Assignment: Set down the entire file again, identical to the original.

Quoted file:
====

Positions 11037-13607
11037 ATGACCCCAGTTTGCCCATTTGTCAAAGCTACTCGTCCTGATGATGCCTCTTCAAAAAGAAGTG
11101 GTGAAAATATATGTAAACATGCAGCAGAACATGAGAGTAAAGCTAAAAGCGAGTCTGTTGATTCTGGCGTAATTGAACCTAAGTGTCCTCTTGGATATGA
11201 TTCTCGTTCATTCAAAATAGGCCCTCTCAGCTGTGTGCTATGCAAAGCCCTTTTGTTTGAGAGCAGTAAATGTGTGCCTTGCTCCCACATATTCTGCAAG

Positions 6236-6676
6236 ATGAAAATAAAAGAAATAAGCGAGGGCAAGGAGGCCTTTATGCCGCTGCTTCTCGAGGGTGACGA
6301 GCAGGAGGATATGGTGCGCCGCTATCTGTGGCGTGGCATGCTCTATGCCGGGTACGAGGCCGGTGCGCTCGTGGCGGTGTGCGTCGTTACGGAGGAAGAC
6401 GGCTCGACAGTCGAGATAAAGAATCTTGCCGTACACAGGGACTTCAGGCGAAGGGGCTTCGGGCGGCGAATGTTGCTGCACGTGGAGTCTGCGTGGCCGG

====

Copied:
Positions 11037-13607
11037 ATGACCCCAGTTTGCCCATTTGTCAAAGCTACTCGTCCTGATGATGCCTCTTCAAAAAGAAGTG
11101 GTGAAAATATATGTAAACATGCAGCAGAACATGAGAGTAAAGCTAAAAGCGAGTCTGTTGATTCTGGCGTAATTGAACCTAAGTGTCCTCTTGGATATGA
11201 TTCTCGTTCATTCAAAATAGGCCCTCTCAGCTGTGTGCTATGCAAAGCCCTTTTGTTTGAGAGCAGTAAATGTGTGCCTTGCTCCCACATATTCTGCAAG

Positions 6236-6676
6236 ATGAAAATAAAAGAAATAAGCGAGGGCAAGGAGGCCTTTATGCCGCTGCTTCTCGAGGGTGACGA
6301 GCAGGAGGATATGGTGCGCCGCTATCTGTGGCGTGGCATGCTCTATGCCGGGTACGAGGCCGGTGCGCTCGTGGCGGTGTGCGTCGTTACGGAGGAAGAC
6401 GGCTCGACAGTCGAGATAAAGAATCTTGCCGTACACAGGGACTTCAGGCGAAGGGGCTTCGGGCGGCGAATGTTGCTGCACGTGGAGTCTGCGTGGCCGG